`American Almanac' will pick up where nightly news leaves off
Roger Mudd seems quite satisfied to relinquish his on-again, off-again role on ``NBC Nightly News,'' with Tom Brokaw, for his new role as host of NBC's latest try at a newsmagazine show. American Almanac (NBC, once a month on Tuesdays, starting Aug. 6, 10-11 p.m.) ``is a full-time assignment,'' he says in a last-minute phone interview from Washington, where he is putting the finishing touches on the premi`ere show. ``I will go to New York to do `Nightly News' in Brokaw's absence, but my contributions to that show will be rare, given the demands of this one.''
(In an aside on NBC's recent handling of assignments during the Beirut hostage crisis, Mr. Mudd criticized the network's decision to post anchorman Brokaw at the scene. ``When an anchor goes into the field, it usually means he will get twice as much time on the air as deserved, because anchors don't go anywhere without all the expensive paraphernalia. Without being specific, I believe anchors belong in the studio pulling it all together.'' CBS's Dan Rather and ABC's Peter Jennings remained in their stud ios.)
How will ``American Almanac'' differ from most current news and newsmagazine shows?
``Nightly news broadcasts on all three networks have a responsibility to give people a report on what has happened in the previous 24 hours. Generally they do not have time to take long looks at stories. They just report on conflicts, crises, turmoils. What we don't do is report systematically about the rest of the country that didn't get on the evening news -- transportation, religion, sports, subjects which ordinarily do not supply confrontation and conflict.
``We think there is a large hole that needs to be filled by commercial TV. We are trying to give breadth and texture to current events. We will always remember, however, that we are a news broadcast, not show biz, not confrontational or even investigational. We want to inform people, help them to understand what is happening.''
According to Mr. Mudd, on the premi`ere broadcast he will do the cover story about the Enola Gay and its crew. ``For a quarter of a century this B-29 which bombed Hiroshima was boxed up and even vandalized, until only this past week they started restoration work on it at the Smithsonian Space Museum workshop in Maryland, which I visited.
``We also interviewed the pilot, navigator, and bombardier and found the surviving eight members of the crew scattered around the country.''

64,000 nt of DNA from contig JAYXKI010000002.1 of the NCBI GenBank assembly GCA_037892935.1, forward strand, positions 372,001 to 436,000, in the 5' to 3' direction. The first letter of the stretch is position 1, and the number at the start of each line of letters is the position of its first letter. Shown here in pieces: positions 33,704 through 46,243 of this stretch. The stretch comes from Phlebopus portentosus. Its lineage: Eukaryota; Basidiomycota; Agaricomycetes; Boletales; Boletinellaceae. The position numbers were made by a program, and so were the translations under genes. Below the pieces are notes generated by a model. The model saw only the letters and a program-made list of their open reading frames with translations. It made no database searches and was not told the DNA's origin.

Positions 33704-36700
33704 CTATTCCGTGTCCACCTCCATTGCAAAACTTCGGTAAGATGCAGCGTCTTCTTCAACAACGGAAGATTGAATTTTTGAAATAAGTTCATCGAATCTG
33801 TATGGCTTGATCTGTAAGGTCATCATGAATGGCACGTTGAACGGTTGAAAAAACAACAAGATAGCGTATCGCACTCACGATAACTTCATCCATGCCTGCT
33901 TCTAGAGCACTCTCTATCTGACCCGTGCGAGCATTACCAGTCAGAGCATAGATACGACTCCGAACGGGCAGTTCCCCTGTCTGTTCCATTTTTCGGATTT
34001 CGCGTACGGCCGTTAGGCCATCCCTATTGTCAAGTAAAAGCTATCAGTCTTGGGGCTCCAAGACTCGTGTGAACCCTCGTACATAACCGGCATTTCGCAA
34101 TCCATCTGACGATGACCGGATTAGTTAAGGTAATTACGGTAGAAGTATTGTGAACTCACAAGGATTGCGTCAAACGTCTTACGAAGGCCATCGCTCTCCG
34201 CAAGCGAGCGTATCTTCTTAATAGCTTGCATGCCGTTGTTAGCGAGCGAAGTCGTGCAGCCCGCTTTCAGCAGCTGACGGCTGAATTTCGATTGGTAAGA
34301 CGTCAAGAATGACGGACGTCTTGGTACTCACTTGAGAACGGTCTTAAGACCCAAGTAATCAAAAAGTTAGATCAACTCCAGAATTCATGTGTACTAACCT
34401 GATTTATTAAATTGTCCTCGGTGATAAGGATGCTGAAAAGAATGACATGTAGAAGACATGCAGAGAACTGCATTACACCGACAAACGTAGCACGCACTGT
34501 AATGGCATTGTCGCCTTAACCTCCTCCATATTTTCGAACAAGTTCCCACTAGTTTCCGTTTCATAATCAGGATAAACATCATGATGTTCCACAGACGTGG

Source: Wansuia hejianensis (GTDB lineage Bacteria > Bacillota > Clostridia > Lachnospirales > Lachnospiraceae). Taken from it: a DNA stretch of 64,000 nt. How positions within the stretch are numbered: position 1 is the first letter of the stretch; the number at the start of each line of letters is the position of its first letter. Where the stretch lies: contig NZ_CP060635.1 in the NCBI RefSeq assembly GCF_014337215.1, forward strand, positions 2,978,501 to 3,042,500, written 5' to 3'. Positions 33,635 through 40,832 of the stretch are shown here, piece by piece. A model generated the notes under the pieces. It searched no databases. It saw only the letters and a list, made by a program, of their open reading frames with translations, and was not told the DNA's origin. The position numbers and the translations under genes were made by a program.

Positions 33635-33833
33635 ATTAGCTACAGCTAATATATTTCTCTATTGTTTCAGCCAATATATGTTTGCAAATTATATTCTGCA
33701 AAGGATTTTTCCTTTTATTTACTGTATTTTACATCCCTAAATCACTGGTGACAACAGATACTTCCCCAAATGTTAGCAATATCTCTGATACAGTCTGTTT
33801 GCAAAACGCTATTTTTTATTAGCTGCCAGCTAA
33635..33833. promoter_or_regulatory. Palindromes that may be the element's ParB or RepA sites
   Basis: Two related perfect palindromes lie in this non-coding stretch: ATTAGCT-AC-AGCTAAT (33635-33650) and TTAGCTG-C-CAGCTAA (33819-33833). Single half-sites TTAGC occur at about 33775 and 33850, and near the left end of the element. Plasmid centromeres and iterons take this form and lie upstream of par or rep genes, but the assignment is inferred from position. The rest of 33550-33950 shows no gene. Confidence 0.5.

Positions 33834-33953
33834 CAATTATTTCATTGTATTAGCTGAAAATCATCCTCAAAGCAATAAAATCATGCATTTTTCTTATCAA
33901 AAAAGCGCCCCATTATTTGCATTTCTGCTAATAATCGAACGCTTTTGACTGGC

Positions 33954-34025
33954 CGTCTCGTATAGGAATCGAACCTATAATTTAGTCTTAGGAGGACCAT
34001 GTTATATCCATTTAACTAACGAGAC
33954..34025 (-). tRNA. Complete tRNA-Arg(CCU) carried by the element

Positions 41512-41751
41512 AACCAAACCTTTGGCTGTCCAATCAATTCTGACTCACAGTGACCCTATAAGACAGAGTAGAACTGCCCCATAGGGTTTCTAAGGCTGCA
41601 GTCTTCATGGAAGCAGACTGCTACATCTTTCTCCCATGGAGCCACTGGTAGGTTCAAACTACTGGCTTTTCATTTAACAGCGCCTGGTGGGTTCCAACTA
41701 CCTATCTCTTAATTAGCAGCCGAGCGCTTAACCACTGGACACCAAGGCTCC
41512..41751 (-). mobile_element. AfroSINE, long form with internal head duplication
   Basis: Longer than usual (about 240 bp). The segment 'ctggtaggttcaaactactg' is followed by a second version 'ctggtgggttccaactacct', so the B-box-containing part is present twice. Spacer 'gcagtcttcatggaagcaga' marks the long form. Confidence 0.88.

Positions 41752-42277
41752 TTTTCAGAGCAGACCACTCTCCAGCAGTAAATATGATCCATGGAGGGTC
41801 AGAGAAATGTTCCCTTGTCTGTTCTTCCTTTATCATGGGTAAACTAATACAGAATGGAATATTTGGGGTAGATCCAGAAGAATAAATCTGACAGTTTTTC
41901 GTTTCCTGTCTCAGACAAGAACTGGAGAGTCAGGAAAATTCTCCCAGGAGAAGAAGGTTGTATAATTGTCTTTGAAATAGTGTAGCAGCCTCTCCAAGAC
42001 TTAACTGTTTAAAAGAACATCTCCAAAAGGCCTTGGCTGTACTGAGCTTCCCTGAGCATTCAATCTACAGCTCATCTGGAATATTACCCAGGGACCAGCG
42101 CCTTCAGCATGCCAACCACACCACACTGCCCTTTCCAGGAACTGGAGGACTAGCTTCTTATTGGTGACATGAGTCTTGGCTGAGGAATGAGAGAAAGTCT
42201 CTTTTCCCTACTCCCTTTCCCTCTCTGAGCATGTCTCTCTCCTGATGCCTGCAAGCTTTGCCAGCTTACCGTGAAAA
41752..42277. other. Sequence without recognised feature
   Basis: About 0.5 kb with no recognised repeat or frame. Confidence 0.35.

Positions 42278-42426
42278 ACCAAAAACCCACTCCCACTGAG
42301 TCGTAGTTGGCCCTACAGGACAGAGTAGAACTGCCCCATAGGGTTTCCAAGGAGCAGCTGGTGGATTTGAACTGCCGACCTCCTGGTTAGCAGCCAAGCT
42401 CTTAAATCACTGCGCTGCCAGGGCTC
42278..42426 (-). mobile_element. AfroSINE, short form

Mudd says the crew members have no reservations about what they did. ``Given the same circumstances, they would do it again. Most of them believe that the casualties they caused were small compared to the loss of lives the US would have suffered if we had been forced to invade Japan.''
On the same premi`ere show, Connie Chung has a piece on ``gender genetics''; there's a segment on Bijan, the exclusive Iranian boutique in Beverly Hills; stories on weather and interstate trucking; and an essay on Coca-Cola. Mudd acts as reporter on two of the pieces but says that when the program goes weekly, as expected in January, he may not be able to do that much.
What would make the show a success as far as Roger Mudd is concerned?
``I'd like it if lots of people watch, of course. But it would give me great satisfaction if we manage to bring people well-thought-out, informative stories about what is happening in America without surrendering our standards of honesty and integrity.''
How does Mudd feel American network TV handled the TWA hostage crisis?
``I don't think as an industry we really thought carefully ahead of time about what the impact was going to be of constant interruptions of regular programming, sometimes without very good reasons. When you repeatedly have major anchor people interrupting for 30 seconds with no really significant developments to report, you create an agitated audience. And that is reflected in the general disquiet in the country. That builds up pressure on the government to settle the crisis.''
Does he feel the three networks should now get together and agree on a code of conduct in such situations?
No hesitation here. ``No. That's definitely not the answer. I hope we continue to make our own decisions.''